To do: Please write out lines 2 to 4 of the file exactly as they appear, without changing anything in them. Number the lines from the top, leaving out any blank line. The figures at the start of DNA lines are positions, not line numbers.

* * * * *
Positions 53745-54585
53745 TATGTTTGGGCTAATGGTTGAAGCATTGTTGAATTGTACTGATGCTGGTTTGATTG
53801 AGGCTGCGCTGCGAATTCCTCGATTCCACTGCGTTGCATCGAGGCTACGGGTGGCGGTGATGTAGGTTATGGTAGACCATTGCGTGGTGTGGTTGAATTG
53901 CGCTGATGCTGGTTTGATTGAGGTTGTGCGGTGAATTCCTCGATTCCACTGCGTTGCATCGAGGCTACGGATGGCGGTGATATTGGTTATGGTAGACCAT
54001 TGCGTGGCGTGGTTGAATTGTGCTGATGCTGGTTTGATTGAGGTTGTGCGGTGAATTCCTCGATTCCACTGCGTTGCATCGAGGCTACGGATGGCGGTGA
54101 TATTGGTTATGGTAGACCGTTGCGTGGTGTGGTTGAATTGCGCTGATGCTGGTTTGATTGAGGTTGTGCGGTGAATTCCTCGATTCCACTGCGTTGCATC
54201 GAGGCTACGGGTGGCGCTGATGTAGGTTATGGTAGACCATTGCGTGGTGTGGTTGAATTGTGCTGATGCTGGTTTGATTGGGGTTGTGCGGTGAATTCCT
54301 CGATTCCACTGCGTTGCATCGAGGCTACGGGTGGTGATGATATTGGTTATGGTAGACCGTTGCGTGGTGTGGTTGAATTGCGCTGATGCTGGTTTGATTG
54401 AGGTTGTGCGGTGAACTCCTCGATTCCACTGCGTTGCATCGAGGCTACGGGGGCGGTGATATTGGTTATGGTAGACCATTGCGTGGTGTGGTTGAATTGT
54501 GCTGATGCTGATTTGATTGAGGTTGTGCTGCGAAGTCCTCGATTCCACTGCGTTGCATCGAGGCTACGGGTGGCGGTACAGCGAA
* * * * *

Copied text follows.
53745 TATGTTTGGGCTAATGGTTGAAGCATTGTTGAATTGTACTGATGCTGGTTTGATTG
53801 AGGCTGCGCTGCGAATTCCTCGATTCCACTGCGTTGCATCGAGGCTACGGGTGGCGGTGATGTAGGTTATGGTAGACCATTGCGTGGTGTGGTTGAATTG
53901 CGCTGATGCTGGTTTGATTGAGGTTGTGCGGTGAATTCCTCGATTCCACTGCGTTGCATCGAGGCTACGGATGGCGGTGATATTGGTTATGGTAGACCAT